New England has entered a more unsettled pattern that will extend through the exclusive First Alert 10-day forecast and brings a chance of rain and snow every other day or so in the days ahead.
Tuesday morning's snow stayed fairly light, but succeeded in dropping mild air and pavement temperatures close to freezing for a few spots of slushy film, but otherwise wet roads ended before late morning. After a few afternoon flurries and sprinkles, another jet stream level disturbance glides east over New England, carrying bursts of rain and snow with it from west to east, starting 4:30 to 7 p.m., respectively, Tuesday evening.
Although most will only see another fresh coating to an inch with less in far southern New England, higher terrain of western and northern New England may pick up a quick evening inch or two to slicken roads. Temperatures dropping below freezing overnight Tuesday night, even in southern New England, will mean some slick spots where moisture lingers on roads.
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Wednesday starts with limited sun before clouds return with high temperatures in the 40s, 30s north – meaning marginal temperatures for rain versus snow in southern New England when the next round of precipitation begins Wednesday night between 9 and 11 p.m. in southern New England.
Chances are good, particularly given the night arrival, it’ll be snow that starts in most of southern New England with a quick one to two inches by Thursday dawn, with two to four inches near and north of the Massachusetts, New Hampshire, Vermont border, before sleet and rain mix in and take over for nearly the entire southern half of New England.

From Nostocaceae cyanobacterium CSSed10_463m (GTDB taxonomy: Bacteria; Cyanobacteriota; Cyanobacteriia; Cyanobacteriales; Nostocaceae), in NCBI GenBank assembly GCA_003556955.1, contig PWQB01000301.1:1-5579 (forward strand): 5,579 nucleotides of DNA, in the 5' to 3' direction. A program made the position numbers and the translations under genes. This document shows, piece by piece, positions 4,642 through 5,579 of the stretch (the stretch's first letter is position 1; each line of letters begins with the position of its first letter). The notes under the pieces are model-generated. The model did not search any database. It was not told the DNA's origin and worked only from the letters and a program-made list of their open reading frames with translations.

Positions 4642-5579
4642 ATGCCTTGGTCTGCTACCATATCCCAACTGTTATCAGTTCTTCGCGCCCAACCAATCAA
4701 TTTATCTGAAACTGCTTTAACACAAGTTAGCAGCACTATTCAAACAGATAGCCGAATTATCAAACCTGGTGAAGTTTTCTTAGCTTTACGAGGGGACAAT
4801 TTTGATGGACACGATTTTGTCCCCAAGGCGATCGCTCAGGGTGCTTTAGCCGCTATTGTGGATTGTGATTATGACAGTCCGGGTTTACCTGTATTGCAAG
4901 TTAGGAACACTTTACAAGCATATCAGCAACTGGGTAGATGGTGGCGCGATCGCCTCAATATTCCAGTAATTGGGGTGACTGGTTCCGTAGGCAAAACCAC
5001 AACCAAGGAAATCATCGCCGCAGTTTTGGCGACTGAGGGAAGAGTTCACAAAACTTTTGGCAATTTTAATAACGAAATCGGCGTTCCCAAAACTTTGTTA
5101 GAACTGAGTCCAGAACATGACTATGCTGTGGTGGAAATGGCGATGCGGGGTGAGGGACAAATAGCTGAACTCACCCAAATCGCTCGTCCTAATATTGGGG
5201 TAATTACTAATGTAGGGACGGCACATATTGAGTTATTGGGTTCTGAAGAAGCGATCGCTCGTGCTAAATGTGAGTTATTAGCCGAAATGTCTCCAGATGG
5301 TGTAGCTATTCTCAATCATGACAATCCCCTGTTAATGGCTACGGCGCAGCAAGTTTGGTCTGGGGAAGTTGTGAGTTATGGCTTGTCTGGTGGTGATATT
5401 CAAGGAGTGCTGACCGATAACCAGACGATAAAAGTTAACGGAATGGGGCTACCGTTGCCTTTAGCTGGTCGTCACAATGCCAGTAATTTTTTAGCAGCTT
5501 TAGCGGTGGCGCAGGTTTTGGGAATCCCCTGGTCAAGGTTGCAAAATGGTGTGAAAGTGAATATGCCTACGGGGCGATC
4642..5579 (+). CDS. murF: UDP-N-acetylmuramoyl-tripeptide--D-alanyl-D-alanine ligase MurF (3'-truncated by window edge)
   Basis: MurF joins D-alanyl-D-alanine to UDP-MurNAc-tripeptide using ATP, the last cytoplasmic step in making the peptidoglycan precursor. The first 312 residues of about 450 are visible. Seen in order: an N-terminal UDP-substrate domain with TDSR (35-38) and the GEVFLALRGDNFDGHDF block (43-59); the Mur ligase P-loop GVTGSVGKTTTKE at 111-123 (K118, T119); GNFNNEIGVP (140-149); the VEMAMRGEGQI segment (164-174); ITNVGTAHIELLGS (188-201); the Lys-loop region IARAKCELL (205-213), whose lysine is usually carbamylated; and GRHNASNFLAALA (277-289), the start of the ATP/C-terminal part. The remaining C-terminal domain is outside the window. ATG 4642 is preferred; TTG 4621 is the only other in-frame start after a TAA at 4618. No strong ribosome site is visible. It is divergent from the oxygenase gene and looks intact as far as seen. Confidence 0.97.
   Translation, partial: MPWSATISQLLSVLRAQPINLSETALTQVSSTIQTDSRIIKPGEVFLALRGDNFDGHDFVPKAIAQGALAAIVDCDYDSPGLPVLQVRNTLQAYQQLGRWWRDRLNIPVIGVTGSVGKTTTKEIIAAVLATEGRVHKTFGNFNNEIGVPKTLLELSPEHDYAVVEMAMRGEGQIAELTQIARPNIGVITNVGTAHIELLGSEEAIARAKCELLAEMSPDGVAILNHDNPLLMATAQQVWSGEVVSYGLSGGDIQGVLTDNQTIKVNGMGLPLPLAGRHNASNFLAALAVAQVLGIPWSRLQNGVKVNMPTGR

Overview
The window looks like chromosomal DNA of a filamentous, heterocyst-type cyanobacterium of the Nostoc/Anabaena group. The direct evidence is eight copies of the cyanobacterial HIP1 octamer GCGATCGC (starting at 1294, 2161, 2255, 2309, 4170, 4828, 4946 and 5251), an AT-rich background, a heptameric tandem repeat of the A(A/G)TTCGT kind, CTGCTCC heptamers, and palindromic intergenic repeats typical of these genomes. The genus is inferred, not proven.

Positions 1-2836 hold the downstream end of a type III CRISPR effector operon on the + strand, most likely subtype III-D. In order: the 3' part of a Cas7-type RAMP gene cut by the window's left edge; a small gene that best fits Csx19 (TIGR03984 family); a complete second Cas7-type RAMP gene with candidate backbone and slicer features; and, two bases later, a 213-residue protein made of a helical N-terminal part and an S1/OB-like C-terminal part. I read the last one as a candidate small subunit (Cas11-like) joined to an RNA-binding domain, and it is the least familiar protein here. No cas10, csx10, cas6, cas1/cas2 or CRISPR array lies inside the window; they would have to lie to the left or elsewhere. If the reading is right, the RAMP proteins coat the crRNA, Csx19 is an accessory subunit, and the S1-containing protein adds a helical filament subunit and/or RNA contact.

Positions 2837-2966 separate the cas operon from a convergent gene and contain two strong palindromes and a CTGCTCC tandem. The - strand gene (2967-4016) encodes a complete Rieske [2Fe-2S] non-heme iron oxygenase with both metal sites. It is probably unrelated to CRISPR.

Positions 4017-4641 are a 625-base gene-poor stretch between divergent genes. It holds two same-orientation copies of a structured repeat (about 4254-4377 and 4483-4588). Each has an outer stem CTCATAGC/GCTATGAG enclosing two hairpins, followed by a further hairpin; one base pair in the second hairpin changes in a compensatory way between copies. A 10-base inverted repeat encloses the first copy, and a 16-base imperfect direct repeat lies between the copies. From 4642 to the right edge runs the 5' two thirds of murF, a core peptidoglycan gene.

Ski and snowmobile country – and much of northern New England – should see periodic snow and sleet Thursday, continuing to accumulate over half a foot by day’s end, giving a nice boost for winter sports. Although colder and drier air arrives Friday and Saturday, the parade of disturbances should continue into New England with an active jet stream wind aloft delivering a new disturbance Saturday night into Sunday for pockets of snow.
This atmospheric energy consolidates to a larger storm just offshore – at least that’s the expectation now, but a situation like the setup for Saturday night and Sunday will always be monitored closely by our First Alert team of meteorologists, as a quicker storm development could increase impact for New England. The same pattern of storms developing nearby or overhead continues next week, specifically Monday night into Tuesday and again next Thursday – there’s plenty for our team to keep you posted on, on-air and online!